The Basics of Reconstruction

January 6, 2018 | Author: Anonymous | Category: History, US History, The Civil War And Reconstruction (1850-1880), Civil War
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The Basics of Reconstruction United States after the Civil War

Journal ***Quiet for the music***



What is “Reconstruction”? How did Lincoln make readmission to the Union Easy? Why didn’t Lincoln get to finish his plan?

Rewind Review









Civil War ended Emancipation of slaves Broke & decimated south Huge life loss on both sides Abraham Lincoln (4:46)

Lincoln Assassinated 

On April 14, 1865, five days after the war ended Lincoln was assassinated while attending a play at Ford’s Theater in Washington D.C.



John Wilkes Booth thought that killing Lincoln would save the confederacy.

Fords Theater

John Wilkes Booth 

Gun that shot Lincoln

Reconstruction 

The time period after the Civil War is known as Reconstruction.



After the war the south needed to be rebuilt due to total war.



***Worksheet***

Johnson’s Reconstruction Plan 

    

In order for a Confederate state to rejoin the Union they had to do the following: Write a new state Constitution Elect a new state government Repeal the act of secession Cancel all war debts against the Union Ratify the 13th Amendment which abolished slavery.

Freedmen’s Bureau 



A group that provided food & medical care to blacks & whites living in the south. The bureau was necessary b/c after the war most slaves had no means to make a living.

The Black Codes   



The black codes served three purposes. 1-To limit the rights of freedmen. After the war former slaves were given the right to marry, own property, work for wages, & sue in court. However they could not vote or serve on juries in the South.

The Black Codes 

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2-To help planters find workers to replace their slaves. These codes required freedmen to work. If they did not have jobs they were arrested and hired out to planters.

The Black Codes 



3-To keep freedmen at the bottom of the social order in the South. Segregation in public places

Civil Rights Act of 1866 





This act struck back at the Black Codes by declaring all freedmen to be full citizens with the same rights as whites. To ensure this act was followed Congress passed the 14th Amendment, which declared former slaves to be citizens with full civil rights “No state, shall…deny to any person…the equal protection of the laws.”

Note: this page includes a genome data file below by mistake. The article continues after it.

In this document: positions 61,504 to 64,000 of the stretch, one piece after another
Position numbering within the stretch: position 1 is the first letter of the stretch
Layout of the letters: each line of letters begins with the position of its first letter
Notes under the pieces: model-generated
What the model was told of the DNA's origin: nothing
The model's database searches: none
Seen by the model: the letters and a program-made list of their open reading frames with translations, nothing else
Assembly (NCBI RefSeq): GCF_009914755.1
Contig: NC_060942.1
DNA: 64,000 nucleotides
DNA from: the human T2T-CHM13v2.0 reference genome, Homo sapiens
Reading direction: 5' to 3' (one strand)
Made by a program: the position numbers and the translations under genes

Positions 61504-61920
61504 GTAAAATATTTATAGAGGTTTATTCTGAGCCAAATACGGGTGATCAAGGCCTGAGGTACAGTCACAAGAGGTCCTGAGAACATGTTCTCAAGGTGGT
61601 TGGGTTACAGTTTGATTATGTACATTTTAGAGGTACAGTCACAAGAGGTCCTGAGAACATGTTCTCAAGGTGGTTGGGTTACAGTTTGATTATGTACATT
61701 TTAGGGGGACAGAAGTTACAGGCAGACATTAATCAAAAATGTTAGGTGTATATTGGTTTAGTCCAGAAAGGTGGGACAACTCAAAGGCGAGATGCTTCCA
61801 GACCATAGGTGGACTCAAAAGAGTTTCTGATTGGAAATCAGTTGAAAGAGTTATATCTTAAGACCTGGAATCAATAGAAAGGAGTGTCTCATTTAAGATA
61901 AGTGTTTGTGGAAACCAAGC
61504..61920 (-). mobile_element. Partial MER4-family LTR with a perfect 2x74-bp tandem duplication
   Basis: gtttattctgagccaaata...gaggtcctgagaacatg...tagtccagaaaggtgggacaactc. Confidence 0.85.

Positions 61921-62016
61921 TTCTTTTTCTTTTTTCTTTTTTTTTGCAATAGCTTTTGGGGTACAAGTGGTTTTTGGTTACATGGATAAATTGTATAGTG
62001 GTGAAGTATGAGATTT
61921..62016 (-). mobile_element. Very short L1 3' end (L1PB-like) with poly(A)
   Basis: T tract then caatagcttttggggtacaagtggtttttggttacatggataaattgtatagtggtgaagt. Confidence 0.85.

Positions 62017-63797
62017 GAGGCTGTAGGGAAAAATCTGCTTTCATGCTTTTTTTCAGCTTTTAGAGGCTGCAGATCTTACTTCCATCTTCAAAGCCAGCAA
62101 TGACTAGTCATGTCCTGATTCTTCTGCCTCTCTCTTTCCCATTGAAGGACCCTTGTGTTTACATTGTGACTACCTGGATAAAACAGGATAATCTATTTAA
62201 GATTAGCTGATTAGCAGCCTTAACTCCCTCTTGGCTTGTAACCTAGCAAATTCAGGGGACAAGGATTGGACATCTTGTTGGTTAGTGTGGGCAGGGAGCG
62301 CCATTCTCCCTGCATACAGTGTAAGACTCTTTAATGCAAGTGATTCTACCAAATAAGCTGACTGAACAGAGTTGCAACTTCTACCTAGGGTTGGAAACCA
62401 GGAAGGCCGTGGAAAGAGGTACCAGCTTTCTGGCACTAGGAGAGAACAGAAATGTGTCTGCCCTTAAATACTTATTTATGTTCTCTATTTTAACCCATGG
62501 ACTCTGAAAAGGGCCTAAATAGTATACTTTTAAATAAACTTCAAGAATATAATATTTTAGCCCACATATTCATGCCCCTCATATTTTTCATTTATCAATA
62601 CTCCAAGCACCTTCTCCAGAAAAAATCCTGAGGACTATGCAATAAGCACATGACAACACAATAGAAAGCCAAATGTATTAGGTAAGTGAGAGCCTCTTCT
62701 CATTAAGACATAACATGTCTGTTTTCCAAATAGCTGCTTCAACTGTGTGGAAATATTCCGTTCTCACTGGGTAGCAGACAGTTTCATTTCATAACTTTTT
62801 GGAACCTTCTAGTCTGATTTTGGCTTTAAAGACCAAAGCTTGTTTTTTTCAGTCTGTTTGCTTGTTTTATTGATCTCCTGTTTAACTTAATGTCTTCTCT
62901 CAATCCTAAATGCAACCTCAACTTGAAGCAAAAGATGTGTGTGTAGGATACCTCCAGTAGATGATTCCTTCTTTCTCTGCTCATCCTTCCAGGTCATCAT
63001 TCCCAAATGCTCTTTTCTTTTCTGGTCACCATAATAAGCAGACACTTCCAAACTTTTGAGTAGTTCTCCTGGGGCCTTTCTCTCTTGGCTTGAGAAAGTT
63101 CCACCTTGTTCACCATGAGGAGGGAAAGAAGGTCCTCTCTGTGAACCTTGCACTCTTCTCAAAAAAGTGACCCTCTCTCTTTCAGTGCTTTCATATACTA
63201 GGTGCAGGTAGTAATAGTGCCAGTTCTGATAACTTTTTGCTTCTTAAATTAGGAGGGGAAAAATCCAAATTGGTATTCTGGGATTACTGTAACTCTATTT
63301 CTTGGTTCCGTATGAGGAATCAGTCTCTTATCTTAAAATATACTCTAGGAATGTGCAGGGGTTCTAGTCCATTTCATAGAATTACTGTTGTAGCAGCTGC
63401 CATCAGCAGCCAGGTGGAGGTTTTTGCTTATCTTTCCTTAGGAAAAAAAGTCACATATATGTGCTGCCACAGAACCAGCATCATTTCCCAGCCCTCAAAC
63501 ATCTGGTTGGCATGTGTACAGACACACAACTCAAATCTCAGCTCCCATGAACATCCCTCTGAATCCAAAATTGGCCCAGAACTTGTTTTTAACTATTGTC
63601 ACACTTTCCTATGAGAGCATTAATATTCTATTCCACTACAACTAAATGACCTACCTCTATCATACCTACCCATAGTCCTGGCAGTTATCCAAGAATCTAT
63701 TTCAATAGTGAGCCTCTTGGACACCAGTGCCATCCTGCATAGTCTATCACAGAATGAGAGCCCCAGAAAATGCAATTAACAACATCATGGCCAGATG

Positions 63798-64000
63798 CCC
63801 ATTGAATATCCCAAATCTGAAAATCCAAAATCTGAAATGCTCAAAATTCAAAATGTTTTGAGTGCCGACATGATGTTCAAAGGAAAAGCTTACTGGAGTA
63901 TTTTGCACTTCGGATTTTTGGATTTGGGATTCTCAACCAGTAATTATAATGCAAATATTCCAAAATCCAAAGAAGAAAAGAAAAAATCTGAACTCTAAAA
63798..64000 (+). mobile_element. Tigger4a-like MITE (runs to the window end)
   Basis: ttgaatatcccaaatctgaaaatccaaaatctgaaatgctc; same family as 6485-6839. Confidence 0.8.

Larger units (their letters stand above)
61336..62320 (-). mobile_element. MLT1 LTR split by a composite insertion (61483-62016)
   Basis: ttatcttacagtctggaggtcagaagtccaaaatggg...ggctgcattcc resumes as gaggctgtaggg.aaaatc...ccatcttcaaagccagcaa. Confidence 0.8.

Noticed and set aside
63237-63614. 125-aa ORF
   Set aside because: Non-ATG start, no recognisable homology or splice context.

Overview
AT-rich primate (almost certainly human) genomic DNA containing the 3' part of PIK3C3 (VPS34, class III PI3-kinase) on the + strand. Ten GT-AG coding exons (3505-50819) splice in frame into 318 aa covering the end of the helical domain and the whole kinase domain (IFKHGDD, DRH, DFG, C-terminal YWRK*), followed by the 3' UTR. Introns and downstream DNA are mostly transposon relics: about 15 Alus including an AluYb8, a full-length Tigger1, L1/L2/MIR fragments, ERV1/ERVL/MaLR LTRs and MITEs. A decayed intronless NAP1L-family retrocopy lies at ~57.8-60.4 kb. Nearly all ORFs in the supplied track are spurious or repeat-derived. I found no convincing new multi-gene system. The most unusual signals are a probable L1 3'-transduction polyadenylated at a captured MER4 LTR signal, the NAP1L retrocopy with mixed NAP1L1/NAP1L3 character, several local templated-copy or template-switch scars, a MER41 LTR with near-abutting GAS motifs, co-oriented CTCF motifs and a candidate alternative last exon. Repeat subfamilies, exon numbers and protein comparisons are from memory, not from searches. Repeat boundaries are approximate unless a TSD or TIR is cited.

15th Amendment 

This amendment stated that a citizen’s right to vote “shall not be denied…on account of race, color, or previous condition of servitude.”



Its purpose was to protect the right of African American men to vote.

The Right to Vote? 



Southern states passed laws requiring citizens who wanted to vote to pay a poll tax. The tax was set high enough so that many African American living in the south could not afford to pay.

The Right to Vote? 



Other Southern states required citizens to pass literacy test to show they could read before they could vote. These test were set up to fail any African America, regardless of his education.

The Right to Vote? 

Both of these laws applied to blacks and whites living in the south.



However, whites were excused for paying the poll tax or taking literacy tests due to the “grandfather clause.”



The clause stated taxes & tests did not apply to any man whose father or grandfather could vote on January 1, 1867.



Since no African Americans could vote on that date, the clause only applied to whites.

Jim Crow Laws 

Laws enforcing segregation in public places in the south after the civil war.

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